Please answer these questions. This is not an essay so please do not format it as such. Just put the question # and then the answer. zThank you

Please answer these questions. This is not an essay so please do not format it as such. Just put the question # and then the answer. zThank you

1. This is a core concept of critical thinking. An argument is not a quarrel and requires three elements:
• An arguable issue. We can argue whether or not San Diego is a great place to live, but that San Diego is in Southern California is not something that is arguable. It is a verifiable fact.
• A claim (which is really your conclusion). An argument requires that you make a decision about the issue, you must have a claim that something is (or is not) true.
• Reasons for that claim (which in logic we call premises). Why do you believe the claim you are making about the issues. Here is an example of an argument:
San Diego California is a great place to live. The weather is comfortable year round. It doesn’t get too hot in the summer. The beaches are beautiful, and there are lots of opportunities for cultural events.
o Arguable Issue: Whether or not San Diego is a great place to live.
o Claim (conclusion): San Diego is a great place to live.
o Reasons (premises):
 The weather is comfortable year round.
 It doesn’t get too hot in the summer.
 The beaches are beautiful.
 There are lots of opportunities for cultural events.
At this point we are not concerned with how good (or bad) an argument is; you need to focus on understanding the elements of argument.

Using any topic you like, create an argument that contains the three necessary elements. Your response should be 150 – 200 words in length

2. This is another core concept. We all make errors in reasoning on occasion. Those of us with strong opinions and beliefs tend to fall into problems with this when we are creating arguments. When these errors follow into a common pattern they are called logical fallacies. A logical fallacy is a PATTERN OF ILLOGICAL REASONING. The same pattern can be created using any context. The topic of the argument is not what creates the fallacy; it is the pattern of reasoning.
There are numerous identified logical fallacies, and over time they have been given names. The names often are derived from the pattern; many are in Latin because of the roots of logic. For example, if I have a tendency to want to win the argument at any cost, when I get flustered I might start criticizing the person with whom I am arguing. One could say that I was guilty of Ad Hominem or attacking the person. The topic is not important; the pattern of moving from the topic of the argument to the character of the person on the other side constitutes the fallacy.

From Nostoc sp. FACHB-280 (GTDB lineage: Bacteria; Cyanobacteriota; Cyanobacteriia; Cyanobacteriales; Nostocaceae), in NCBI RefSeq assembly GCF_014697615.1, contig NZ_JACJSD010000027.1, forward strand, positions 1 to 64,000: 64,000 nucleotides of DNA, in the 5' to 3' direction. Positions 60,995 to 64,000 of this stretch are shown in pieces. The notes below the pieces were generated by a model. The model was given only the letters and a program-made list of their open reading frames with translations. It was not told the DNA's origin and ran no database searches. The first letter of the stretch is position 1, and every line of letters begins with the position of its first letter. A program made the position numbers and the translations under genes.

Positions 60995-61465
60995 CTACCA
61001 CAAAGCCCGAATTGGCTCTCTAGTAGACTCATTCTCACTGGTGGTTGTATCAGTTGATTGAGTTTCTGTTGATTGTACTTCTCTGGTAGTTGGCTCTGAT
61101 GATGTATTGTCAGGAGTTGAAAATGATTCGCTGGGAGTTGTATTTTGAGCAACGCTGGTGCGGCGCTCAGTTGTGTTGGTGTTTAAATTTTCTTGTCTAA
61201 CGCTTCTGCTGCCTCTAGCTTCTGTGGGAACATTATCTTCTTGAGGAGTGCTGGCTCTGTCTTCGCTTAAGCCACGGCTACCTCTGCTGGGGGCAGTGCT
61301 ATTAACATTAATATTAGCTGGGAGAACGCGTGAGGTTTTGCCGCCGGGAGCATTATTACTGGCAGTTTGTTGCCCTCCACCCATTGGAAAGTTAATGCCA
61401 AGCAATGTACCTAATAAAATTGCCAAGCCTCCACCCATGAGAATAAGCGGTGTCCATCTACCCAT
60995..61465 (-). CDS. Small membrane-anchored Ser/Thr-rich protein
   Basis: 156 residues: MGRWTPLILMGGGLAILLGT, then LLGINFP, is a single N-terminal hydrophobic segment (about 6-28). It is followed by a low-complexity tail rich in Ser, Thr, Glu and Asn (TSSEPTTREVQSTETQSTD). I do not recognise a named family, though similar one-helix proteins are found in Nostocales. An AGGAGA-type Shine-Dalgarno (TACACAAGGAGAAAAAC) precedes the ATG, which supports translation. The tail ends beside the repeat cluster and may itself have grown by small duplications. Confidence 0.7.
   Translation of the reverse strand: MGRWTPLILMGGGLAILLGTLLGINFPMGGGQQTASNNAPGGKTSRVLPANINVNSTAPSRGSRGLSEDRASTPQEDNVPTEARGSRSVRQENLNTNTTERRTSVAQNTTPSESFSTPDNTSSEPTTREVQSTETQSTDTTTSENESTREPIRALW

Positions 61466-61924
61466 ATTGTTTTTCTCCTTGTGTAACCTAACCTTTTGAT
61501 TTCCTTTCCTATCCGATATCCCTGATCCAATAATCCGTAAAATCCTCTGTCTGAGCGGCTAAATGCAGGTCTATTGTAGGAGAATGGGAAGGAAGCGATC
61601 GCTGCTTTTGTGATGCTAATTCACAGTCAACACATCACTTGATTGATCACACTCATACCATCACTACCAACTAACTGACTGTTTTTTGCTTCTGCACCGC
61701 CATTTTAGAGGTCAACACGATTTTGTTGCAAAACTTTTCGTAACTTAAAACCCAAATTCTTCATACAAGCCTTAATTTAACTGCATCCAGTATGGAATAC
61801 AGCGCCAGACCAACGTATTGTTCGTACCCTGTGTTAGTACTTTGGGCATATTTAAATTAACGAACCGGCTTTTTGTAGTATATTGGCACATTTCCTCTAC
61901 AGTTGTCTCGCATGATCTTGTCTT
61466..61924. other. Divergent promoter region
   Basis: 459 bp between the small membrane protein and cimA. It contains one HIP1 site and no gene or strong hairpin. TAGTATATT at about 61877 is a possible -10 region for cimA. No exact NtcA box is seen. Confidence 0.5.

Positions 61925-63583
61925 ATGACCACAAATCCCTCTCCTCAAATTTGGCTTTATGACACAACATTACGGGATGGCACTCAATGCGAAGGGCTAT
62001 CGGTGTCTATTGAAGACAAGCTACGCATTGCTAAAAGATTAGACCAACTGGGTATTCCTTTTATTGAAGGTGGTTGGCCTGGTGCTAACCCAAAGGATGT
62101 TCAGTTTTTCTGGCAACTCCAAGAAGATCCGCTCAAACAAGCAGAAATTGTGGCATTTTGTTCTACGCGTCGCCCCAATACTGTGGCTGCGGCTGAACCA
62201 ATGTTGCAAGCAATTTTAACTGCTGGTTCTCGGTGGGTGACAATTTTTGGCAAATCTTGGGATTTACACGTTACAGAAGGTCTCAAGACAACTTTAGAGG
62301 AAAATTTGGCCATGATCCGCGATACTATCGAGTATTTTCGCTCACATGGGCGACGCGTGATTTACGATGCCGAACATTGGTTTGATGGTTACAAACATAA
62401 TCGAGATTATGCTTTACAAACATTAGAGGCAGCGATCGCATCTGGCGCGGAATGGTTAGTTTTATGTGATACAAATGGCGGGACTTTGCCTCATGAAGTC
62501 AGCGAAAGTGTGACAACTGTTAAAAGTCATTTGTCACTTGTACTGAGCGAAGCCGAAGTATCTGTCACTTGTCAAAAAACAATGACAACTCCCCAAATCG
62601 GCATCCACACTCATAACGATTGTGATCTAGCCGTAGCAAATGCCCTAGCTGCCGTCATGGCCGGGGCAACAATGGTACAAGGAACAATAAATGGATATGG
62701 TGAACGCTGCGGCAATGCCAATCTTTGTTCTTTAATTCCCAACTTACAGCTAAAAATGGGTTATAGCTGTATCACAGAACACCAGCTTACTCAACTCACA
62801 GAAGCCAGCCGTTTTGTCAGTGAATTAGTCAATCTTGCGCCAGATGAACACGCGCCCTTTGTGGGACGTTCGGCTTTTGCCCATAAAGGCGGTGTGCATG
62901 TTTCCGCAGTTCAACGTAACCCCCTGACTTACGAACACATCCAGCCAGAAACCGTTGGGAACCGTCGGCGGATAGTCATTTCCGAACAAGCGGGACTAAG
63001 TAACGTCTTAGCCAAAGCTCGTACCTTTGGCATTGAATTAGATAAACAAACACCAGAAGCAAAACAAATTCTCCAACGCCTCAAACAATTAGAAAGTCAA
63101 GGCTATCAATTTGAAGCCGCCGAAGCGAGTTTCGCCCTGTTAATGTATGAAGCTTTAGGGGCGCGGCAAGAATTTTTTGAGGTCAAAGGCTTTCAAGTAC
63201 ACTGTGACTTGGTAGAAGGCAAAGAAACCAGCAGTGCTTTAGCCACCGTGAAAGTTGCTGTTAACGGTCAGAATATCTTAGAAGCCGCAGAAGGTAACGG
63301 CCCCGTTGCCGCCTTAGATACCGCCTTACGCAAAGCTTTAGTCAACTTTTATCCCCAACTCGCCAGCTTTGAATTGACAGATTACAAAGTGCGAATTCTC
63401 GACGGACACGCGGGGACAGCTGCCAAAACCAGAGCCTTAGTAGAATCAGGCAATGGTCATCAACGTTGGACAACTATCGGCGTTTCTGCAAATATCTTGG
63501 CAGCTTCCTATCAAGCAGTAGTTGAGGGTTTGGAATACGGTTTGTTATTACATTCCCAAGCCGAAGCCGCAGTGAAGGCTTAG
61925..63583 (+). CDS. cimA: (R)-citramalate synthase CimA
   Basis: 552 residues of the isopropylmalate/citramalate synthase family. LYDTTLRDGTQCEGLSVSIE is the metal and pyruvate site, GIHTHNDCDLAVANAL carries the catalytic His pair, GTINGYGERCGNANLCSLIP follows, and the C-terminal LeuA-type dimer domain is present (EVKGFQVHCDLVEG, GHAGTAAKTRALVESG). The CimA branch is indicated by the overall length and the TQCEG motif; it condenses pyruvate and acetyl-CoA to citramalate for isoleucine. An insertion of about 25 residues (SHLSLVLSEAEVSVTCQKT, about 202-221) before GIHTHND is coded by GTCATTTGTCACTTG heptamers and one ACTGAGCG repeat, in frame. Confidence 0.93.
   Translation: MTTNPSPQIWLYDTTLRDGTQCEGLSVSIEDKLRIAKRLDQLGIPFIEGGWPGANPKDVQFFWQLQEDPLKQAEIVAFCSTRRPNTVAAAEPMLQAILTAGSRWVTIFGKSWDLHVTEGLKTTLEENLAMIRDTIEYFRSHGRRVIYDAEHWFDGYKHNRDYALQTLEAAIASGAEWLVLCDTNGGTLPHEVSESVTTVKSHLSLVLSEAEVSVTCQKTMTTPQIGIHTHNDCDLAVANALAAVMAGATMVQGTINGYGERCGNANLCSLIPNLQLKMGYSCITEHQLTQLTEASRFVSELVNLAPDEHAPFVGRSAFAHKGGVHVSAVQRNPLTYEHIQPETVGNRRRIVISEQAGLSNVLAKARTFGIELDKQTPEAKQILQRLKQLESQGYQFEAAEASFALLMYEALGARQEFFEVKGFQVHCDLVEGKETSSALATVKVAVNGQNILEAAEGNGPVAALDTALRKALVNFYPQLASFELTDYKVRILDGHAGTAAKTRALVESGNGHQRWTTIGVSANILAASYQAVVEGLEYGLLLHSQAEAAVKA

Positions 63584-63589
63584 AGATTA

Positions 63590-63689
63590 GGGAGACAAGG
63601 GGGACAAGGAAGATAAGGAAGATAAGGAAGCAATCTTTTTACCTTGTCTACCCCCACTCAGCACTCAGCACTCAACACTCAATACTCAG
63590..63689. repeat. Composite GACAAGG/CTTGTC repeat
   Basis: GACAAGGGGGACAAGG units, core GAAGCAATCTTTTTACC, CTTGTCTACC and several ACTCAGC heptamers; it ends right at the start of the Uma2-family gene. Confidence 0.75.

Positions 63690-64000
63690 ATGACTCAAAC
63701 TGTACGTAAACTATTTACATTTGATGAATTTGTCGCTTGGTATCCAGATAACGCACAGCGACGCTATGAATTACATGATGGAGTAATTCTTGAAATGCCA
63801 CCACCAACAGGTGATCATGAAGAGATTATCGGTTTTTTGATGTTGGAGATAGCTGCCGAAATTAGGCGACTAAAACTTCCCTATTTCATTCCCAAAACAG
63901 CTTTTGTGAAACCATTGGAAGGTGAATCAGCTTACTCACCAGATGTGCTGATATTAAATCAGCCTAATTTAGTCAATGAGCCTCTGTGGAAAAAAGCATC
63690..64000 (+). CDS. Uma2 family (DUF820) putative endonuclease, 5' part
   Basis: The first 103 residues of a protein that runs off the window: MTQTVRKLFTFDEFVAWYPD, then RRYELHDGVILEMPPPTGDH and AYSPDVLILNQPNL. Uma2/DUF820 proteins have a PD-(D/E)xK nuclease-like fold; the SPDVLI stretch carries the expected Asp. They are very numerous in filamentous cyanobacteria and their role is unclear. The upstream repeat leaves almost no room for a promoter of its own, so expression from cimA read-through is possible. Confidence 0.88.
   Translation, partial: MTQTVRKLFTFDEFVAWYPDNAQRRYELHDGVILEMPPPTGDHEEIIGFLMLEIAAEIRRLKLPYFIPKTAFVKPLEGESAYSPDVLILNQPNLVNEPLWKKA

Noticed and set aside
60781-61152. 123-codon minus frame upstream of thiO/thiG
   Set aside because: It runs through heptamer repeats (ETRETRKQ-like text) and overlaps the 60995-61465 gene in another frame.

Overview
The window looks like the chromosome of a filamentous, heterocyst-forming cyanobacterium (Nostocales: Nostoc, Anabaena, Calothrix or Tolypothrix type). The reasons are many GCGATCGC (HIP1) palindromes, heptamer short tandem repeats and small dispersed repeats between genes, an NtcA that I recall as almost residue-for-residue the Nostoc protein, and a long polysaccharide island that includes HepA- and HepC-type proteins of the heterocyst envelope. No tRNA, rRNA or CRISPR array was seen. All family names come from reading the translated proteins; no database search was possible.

In this course, you will be introduced to various fallacies. We do not attempt to present all the identified fallacies that exist (there are hundreds), but we will look at some of the most common. Understanding the concept of fallacies and knowing some of the common fallacies will give the advantage of choice. When you understand a fallacy, it is difficult to commit that error of reasoning without realizing what you are doing. It will also give you power in arguments with those “smooth talkers” who commit fallacies but disguise them well.
This week you learned about two fallacies that stem from problems with ambiguity: Composition and Division. They both stem from errors in distinguishing the parts from the whole. Review the definitions and examples of these fallacies in Chapter 2. Then see if you can create an example of one of the fallacies. Your response should be 150 – 200 words in length

3. It is more important that you start to recognize bad logic. Appendix 2 of your text identifies the “Top Ten” and that is a good place to start. You should be starting to feel more comfortable with the concept of fallacies at this point. It takes practice, so in our discussion forum this week, we are going to practice!
Look at the following examples (all from the Top 10 list) and see how many you can identify. Don’t look at what your peers think until you try to figure them out for yourself. Your classmate may be wrong, after all! It doesn’t matter if you get them all right at first – what matters is that you are thinking them through. Your response should be 150 – 200 words in length
• John’s objections to capital punishment carry no weight since he is a convicted felon.
• All men are rats! Just look at the louse that I married.
• If the Republicans win the election, then we will lose our benefits and probably end up homeless in the streets!
• Of course Nixon was guilty in Watergate. Everybody knows that.
• Mary joined our class and the next week we all did poorly on the quiz. It must be her fault.
• I don’t know what colleges are teaching these days! I have just received a letter of application from a young man who graduated from the state university last June. It was a wretched letter – badly written, with elementary errors in spelling, punctuation, and grammar. The state university does not deserve the tax support that it is getting.
• He went to college and came back a pot-head; college corrupted him.
• Many people say that engineers need more practice in writing, but I would like to remind them how difficult it is to master all the math and drawing skills that an engineer requires.